GHOSTWRITER

 

1

 

I was born a gifted child. By the time I started school, everyone was telling me I could be anything I wanted, do anything I wanted to do. At home, too–I had very supportive, encouraging parents. But there was only one thing I ever wanted to be: a writer. Just a writer.

 

That’s the wrong word, “just.” It trivializes something sacred. Writing is my connection to the universe. My only connection. If some magical surgery could scalpel it out of my soul, there would be nothing left. Without my writing, that’s what I’d be: Nothing.

 

I knew this years before teachers started telling my parents about my “talent.” I felt it inside me, growing. It suffused every cell in my body, surging with such power that I couldn’t have suppressed it even if I had wanted to.

 

That force crushed everything in its path. By the time I was in grade school, it was so potent that it took over my world. It wasn’t just that writing was the only thing I cared about; writing owned me. Every sense was always tuned to that same signal. If I wrote something great, that’s how I’d feel. And if I wrote something lousy, that’s how I’d feel, too.

 

I don’t know the exact time it happened, but, after a while, writing was the only thing that could make me feel anything at all. The topic didn’t matter. Even if it was supposed to be writing about writing–like when you do a book report–it was always about my writing. It didn’t make any difference if I liked the book or I hated it, the only thing that counted was how I said whatever I thought–that was the power-source.

 

I knew the grade didn’t matter. Of course I’d get an A, but so would other kids. There was no grade that could measure my writing.

 

I was the only judge.

 

But I was never smug, never satisfied. I’d spend hours deciding on just the right phrase, always trying to get it ... perfect.

 

I didn’t care about being the best writer in class. What did that mean? I always knew there was more than that. Much more. Some place where I rightfully belonged. Don’t mistake me for some petty narcissist–I was always my harshest critic, even when I was my only critic.

 

2

 

It wasn’t until tenth grade that I saw my name in print. I could actually feel my synapses flame with this confirmation of my destiny.

 

The editor told me it was very unusual for a sophomore to get a bylined story. Even though I knew I could have written the whole school paper by myself, every single word, I told her how grateful I was to have gotten the chance.

 

I wasn’t even lying. Not then.

 

The staff of the school paper always picked the editor. Every member got to vote, but it wasn’t like the other elections at school. It wasn’t the most popular kid who won–it was the one who was willing to do the most work. Some of the kids just wanted to do their own thing: take photos, or write poems, or do a gossip column, silly garbage like that. But putting the whole thing together, that wasn’t a job most people wanted.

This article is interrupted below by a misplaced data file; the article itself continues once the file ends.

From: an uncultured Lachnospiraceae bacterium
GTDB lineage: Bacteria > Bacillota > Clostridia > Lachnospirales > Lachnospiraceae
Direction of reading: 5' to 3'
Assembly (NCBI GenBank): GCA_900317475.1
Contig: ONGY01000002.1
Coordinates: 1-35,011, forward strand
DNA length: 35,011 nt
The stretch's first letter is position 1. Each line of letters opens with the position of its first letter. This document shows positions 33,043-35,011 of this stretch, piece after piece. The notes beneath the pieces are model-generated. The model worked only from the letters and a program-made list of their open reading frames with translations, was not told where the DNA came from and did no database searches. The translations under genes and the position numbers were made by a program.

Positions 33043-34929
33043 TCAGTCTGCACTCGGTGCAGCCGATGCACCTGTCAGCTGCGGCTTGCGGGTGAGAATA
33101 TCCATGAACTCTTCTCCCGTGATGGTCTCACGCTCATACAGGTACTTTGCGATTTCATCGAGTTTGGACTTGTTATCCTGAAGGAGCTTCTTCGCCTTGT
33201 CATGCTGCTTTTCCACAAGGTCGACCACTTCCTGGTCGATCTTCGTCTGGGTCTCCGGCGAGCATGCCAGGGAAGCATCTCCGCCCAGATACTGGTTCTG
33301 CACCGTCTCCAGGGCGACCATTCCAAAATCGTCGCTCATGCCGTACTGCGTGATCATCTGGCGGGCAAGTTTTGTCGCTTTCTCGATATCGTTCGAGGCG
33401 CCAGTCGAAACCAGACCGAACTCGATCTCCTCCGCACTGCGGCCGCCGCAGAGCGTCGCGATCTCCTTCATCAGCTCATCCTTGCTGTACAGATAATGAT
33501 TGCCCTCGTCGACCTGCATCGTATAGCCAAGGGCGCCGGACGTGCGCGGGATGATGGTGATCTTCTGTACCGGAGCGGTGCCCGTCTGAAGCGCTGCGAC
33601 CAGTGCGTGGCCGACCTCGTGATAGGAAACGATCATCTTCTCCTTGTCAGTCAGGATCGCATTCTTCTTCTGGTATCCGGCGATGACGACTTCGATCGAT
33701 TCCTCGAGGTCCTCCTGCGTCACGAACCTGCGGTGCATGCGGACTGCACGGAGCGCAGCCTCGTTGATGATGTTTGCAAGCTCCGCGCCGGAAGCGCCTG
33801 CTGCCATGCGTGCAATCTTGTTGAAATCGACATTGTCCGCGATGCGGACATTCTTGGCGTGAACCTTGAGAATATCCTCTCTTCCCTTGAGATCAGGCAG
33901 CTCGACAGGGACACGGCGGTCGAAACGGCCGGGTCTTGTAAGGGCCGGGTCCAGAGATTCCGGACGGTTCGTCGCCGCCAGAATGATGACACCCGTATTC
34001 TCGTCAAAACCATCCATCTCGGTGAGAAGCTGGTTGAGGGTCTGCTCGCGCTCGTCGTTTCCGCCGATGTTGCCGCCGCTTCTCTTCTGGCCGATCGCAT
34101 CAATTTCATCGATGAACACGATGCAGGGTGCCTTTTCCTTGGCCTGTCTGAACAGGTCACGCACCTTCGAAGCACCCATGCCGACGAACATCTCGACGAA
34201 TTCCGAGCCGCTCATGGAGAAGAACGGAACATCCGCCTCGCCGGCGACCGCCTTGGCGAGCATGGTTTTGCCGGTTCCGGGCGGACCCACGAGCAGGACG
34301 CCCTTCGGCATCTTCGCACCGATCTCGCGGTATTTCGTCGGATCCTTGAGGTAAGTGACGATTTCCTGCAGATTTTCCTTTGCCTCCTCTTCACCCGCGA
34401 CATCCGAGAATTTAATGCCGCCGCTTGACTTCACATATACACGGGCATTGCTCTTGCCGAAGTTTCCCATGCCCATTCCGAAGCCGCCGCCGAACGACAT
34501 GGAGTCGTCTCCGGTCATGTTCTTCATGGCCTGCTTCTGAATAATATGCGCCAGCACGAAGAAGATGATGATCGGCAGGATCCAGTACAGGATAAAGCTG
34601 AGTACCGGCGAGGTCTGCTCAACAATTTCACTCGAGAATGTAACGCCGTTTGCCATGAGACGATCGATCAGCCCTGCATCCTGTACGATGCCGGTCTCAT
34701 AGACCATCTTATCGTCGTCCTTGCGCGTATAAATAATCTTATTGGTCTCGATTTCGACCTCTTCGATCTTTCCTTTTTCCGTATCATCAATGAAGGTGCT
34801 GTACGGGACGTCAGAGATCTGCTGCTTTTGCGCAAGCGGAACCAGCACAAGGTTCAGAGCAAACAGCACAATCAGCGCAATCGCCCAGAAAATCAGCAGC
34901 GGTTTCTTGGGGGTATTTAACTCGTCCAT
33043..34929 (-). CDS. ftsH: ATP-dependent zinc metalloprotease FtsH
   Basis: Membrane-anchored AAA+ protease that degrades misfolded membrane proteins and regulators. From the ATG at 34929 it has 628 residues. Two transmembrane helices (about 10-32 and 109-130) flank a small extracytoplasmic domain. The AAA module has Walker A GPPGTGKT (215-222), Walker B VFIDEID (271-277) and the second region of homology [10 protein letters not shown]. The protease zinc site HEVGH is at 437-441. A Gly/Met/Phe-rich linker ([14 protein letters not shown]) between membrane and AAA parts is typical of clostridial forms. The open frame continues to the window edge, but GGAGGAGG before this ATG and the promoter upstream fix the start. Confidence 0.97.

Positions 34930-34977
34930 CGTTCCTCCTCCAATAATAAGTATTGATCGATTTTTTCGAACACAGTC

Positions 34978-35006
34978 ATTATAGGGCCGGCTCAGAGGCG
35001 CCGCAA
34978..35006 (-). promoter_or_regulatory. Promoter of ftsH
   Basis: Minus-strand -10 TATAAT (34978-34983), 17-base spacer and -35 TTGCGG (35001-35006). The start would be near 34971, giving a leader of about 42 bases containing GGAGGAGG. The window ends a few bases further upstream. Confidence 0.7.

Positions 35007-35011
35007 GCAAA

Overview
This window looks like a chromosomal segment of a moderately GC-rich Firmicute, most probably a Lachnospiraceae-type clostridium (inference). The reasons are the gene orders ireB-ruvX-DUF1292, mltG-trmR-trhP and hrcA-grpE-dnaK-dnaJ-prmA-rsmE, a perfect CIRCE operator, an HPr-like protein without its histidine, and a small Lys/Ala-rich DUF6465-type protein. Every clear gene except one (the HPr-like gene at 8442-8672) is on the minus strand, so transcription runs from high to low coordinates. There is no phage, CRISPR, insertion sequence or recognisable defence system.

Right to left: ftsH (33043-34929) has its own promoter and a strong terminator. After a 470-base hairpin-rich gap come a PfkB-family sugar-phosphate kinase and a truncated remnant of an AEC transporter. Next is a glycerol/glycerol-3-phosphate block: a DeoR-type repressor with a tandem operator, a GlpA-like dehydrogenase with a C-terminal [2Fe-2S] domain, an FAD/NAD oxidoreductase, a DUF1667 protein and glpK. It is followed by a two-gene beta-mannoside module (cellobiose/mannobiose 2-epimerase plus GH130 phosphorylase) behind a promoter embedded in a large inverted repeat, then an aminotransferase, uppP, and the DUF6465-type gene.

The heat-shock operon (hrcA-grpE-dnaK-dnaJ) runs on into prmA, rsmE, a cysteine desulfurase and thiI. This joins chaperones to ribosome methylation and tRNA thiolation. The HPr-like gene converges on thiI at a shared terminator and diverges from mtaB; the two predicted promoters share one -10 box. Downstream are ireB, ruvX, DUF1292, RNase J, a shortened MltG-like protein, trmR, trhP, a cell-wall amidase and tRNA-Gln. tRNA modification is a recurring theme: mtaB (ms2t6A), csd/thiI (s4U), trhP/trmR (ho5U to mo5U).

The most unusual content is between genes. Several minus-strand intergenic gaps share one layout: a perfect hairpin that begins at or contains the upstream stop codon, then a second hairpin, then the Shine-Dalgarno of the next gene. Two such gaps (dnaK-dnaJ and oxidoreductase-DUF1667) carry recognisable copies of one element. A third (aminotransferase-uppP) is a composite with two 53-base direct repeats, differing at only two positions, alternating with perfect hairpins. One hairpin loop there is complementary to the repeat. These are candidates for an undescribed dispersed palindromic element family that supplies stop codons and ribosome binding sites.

They always said the editor should be someone who had earned the job. Worked their way up from the bottom, paid their dues. So, naturally, they always picked a senior for the position. High school has all kinds of rules–the kind they put on posters, and the kind you learn by watching how things work. It doesn’t take long before you realize that the rules don’t apply to everyone. Certain kids get to do certain things; other kids don’t. Nobody had to spell that out. It was just the way things were–and so blatantly obvious that even the dullest kids picked it up quickly.

 

I saw this as an operational system, a weird blend of objectivity and favoritism. Like with the jocks: the best players got to be first string, no matter what year they were in. So the stars actually earned their positions. But once they got to be stars, they got their own set of rules as well.

 

I thought writing would work the same way. So whatever the editor told me to cover, I jumped on it. I was never late with an assignment. And I always nailed it, too: If they wanted three hundred words; they got three hundred words. Who, What, Where, When, and Why, just like the faculty advisor said had to be in every story.

 

The faculty advisor was Mr. David. The school hired him because he had a Master’s from the Columbia School of Journalism, and he had a lot of pieces published, in magazines with big names. He won some prizes for writing, too.

 

Mr. David had been what they called an “investigative journalist” before he retired. I guess they had to pay him a lot of money to get him to teach at a high school. But that wouldn’t be a problem. In the town I lived in, the parents always demanded the best teachers. They paid a lot of taxes to keep their public school as good as any private one. Better, even. That was very important if you wanted to get into the best colleges. I remember hearing my father tell my mother that was why we moved there from the city. It made the commute worthwhile, he said.